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Last month the US space agency announced it would begin working with Planetary Resources Inc. to expand its ability to detect asteroids.
Founded by space entrepreneurs Peter Diamandis and Eric Anderson to extract minerals and other resources from nearby asteroids, Planetary Resources has already experimented with the internet’s ability to bring people together. It used Kickstarter to fund the development of a satellite telescope to find asteroids and planets—and also take “space selfies” of its backers. The company also worked with Zooniverse, a citizen science group, to develop a game that lets anyone help hunt through sky survey data for unmapped asteroids.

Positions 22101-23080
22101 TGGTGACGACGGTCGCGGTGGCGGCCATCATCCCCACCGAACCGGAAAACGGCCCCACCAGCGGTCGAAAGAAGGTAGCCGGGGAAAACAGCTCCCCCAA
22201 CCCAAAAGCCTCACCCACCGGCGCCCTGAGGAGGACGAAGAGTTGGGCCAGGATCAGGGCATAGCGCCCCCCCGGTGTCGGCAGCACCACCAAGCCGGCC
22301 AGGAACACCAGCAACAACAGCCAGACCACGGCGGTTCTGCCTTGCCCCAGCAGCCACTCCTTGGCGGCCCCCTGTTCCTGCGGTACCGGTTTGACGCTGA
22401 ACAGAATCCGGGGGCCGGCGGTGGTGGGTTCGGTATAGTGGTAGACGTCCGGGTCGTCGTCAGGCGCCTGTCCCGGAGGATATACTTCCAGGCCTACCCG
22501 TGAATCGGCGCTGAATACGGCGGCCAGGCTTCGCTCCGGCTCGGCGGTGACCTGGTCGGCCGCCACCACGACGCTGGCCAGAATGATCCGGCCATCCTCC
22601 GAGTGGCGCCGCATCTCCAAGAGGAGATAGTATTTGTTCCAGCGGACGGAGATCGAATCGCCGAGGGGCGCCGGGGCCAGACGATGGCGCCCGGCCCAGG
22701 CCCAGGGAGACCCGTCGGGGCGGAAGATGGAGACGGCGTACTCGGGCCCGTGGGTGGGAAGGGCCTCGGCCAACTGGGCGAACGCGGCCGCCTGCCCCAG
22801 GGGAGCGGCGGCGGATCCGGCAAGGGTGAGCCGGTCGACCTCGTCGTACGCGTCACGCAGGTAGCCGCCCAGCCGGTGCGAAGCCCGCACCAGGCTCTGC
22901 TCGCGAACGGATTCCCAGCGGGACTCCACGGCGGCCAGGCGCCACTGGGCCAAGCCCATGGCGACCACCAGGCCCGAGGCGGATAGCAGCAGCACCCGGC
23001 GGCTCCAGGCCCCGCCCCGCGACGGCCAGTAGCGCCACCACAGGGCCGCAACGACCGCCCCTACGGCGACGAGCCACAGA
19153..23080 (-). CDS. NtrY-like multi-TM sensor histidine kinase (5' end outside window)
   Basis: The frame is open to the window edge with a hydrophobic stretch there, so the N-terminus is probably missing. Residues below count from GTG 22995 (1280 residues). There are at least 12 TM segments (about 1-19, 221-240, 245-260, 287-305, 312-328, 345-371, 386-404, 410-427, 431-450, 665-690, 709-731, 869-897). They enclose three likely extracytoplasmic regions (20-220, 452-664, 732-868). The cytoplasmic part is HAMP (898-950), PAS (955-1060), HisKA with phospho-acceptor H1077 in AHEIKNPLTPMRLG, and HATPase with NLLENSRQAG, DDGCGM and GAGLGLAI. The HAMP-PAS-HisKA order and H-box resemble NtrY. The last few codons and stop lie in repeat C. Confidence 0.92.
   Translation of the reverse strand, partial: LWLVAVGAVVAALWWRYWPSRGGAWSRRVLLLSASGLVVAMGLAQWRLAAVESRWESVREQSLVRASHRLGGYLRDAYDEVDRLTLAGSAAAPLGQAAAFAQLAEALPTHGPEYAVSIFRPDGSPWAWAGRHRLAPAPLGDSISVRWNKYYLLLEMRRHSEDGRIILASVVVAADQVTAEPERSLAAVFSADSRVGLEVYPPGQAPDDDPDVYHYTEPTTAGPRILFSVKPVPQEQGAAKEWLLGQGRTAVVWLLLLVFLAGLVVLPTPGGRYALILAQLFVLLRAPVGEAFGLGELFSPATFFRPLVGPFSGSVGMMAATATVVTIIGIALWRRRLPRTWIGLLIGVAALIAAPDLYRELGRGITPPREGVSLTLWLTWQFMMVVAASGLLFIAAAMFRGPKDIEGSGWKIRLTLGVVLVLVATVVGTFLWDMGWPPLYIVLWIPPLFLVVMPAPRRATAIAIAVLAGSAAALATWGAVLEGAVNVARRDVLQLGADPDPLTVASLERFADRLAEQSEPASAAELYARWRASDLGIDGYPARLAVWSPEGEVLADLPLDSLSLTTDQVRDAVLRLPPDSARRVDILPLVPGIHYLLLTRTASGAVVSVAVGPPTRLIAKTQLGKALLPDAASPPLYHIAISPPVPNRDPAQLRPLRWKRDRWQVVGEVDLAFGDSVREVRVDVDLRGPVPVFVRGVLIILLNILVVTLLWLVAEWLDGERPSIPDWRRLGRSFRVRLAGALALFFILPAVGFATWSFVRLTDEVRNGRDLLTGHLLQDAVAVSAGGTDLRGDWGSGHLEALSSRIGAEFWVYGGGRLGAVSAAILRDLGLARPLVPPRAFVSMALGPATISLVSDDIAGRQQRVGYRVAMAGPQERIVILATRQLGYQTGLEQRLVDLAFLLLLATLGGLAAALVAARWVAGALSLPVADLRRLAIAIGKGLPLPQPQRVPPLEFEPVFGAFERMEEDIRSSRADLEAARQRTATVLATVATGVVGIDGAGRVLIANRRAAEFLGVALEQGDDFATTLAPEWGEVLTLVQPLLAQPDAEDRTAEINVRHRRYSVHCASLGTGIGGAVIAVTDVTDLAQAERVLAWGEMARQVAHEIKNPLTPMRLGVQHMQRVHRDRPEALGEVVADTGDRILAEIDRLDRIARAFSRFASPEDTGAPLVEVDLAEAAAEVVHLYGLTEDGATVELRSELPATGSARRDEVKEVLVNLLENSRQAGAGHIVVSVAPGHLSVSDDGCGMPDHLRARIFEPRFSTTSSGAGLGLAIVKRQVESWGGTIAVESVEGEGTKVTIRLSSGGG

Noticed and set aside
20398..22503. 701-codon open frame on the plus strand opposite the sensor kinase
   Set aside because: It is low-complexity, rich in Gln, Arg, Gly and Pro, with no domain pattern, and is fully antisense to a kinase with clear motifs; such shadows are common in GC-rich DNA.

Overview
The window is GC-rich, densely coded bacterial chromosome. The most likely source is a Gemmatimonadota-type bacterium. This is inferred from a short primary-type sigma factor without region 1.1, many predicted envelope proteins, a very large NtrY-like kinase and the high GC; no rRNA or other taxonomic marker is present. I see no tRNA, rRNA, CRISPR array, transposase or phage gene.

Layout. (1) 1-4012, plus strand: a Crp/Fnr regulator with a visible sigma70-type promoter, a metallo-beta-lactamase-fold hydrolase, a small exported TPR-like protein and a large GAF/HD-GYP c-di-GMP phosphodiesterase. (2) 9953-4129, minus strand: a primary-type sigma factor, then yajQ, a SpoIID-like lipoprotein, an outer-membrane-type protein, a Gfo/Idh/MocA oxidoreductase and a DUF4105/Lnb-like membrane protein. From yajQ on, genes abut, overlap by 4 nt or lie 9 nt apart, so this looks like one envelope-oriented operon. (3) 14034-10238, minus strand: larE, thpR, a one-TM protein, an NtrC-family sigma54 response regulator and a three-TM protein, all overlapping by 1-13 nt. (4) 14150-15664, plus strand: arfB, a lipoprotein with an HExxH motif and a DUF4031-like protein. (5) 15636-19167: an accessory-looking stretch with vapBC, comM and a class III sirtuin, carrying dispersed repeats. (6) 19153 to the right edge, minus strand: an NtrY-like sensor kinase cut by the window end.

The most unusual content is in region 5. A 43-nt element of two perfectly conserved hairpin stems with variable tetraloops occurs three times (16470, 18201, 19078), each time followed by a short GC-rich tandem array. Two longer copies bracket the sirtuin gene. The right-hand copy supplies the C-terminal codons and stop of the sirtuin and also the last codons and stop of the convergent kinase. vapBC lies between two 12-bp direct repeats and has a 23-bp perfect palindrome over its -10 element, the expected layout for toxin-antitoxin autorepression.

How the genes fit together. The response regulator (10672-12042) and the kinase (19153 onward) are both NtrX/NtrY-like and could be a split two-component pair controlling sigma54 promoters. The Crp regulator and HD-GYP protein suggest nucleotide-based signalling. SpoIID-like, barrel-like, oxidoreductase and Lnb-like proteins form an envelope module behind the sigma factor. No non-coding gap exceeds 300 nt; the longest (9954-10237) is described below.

Now NASA has asked Planetary Resources to expand upon that game, developing contests that challenge programmers to build software that can pick asteroids out of the 3 million images in the Catalina Sky Survey. Winners will receive cash prizes funded by NASA. For their part, Planetary Resources hopes the contest generates fresh data on the location of the asteroids it hopes to mine.
I think NASA is more worried than ever about asteroid detection, don´t you think so ? ...
reply to post by CosmicDude
Prior to Shoemaker-Levy slamming into Jupiter, there were more people working in a single MacDonalds than there were on government payroll actively looking for asteroids that were a threat to Earth.
Increased awarness by everyone is welcomed, and the more people are looking (people as in amateurs, professionals and space agencies) the better chance of spotting something that could be bad for us.
Even if all we can do is determine impact point on Earth, at least we can try to warn people so they can evacuate (hopefully). That's better than being completely caught with our pants down.